It’s not often that earning less is an advantage in the working world but one of the savviest things a young person can do right now is invest in a Roth IRA. You can contribute up to $5,000 a year in after- tax earned income, twice that if you’re married. If you’re 25 now and sock away the maximum at 8% a year, you end up with $1.1 million at retirement and it’s all tax-free. Double that number if your spouse does the same thing.
So where’s the catch? For one thing, you can’t claim a tax deduction like you can with a traditional IRA contribution. Second, you can’t contribute if you make more than $95,000 a year ($160,000 if married and filing jointly). Old guys like me usually don’t qualify because our income climbs as we grow older and gather more experience. Younger Xers also have more time on their side when it comes to savings.
So which is better for you if you’re on the cusp, traditional or Roth? If you’re still young and expect to earn more in the future it makes more sense to invest in a Roth because the money you contribute now will be taxed at a lower rate. As you grow older your income will grow as will your tax rate. Think of it like spring planting season. With the Roth, the small seed you plant is taxed now but the harvest will be tax-free providing you follow the rules.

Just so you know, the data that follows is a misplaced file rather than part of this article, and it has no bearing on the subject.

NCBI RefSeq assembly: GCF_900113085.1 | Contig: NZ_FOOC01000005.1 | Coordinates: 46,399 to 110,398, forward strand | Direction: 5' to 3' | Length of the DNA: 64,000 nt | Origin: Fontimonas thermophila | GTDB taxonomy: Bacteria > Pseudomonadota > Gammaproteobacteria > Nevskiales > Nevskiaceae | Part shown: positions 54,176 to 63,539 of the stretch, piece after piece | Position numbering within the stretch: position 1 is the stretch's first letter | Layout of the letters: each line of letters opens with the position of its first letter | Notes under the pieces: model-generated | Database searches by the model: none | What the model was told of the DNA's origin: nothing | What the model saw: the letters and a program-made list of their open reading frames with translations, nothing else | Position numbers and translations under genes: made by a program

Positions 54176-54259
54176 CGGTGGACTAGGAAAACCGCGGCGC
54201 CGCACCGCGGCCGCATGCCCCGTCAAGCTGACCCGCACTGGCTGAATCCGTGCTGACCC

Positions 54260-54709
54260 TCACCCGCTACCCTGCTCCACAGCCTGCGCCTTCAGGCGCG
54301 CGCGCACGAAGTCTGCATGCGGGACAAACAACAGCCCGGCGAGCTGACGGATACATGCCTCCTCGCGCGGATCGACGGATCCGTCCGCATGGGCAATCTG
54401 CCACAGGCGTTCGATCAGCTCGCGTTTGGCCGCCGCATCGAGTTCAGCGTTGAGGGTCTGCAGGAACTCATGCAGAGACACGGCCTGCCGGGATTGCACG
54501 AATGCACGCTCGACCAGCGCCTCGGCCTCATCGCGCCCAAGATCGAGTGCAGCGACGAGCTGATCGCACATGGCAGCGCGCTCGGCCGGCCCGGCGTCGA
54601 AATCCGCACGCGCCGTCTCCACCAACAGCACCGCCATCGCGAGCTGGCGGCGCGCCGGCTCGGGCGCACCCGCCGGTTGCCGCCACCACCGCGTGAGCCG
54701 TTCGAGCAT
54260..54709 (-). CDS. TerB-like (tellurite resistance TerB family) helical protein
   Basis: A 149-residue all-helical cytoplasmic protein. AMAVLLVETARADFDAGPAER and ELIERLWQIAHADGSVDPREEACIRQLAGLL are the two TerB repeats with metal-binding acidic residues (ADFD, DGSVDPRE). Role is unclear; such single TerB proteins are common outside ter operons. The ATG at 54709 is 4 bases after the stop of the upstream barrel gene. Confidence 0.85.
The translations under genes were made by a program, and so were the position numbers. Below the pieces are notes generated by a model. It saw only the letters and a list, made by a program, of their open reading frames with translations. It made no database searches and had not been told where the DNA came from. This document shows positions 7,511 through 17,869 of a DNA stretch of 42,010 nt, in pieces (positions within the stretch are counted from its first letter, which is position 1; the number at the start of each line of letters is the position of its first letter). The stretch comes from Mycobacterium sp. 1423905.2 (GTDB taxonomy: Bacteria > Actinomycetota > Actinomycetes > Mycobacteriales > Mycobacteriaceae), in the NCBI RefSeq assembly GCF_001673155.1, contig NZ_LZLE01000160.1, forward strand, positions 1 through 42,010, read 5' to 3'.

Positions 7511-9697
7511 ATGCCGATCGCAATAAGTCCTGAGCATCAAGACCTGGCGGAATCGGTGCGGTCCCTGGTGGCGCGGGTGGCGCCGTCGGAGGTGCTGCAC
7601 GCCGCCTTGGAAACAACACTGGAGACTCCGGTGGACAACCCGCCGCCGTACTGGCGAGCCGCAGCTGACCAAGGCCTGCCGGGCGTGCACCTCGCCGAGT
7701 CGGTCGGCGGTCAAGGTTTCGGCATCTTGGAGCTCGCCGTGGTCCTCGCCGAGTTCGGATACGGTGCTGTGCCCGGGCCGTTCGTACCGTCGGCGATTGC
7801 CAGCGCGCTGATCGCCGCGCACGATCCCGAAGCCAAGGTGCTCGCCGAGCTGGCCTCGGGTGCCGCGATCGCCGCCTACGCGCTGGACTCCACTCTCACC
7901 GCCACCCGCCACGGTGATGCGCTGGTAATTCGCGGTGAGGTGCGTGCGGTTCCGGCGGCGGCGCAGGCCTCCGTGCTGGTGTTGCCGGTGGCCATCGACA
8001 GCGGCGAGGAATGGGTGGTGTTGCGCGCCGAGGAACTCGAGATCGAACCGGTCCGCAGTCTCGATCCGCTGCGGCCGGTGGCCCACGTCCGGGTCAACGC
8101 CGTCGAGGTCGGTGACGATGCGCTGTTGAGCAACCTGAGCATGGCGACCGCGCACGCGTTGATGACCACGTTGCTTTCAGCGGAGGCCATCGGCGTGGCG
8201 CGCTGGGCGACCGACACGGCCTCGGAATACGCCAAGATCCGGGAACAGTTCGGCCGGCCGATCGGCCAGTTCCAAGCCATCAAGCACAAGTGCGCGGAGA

You have to keep the money in a Roth for five years before it qualifies as tax-free. Like a traditional IRA, money withdrawn before age 59 1/2 is subject to a 10% tax penalty. But unlike a traditional retirement account, the minimum distribution requirement doesn’t apply that means you don’t have to start taking money out at age 70 ½. You can also withdraw funds in an emergency after the five- year period, tax-free, although you still pay the 10% penalty if you’re younger than 59 ½.
What about the Baby Boomers, is it too late for us to utilize the Roth? Not necessarily, especially if you believe, as I do, that tax rates, including the minimum tax, in this country will continue to rise. Washington’s legacy of spending, budget deficits and the long-term funding needs of social security make future tax increases inevitable.
I still have clients, well past sixty, who religiously contribute to their Roths. Some work part-time and now qualify to contribute for the first time since the Roth was enacted as part of the Taxpayer Relief Act of 1997. Other retirees are converting their traditional IRAs into Roths to lower their tax bills or because it makes sense as part of an overall estate planning strategy.
One final benefit: if you open a Roth IRA before the mid April deadline and make a contribution for the year 2006, you will only have four more years to go before it’s all tax-free.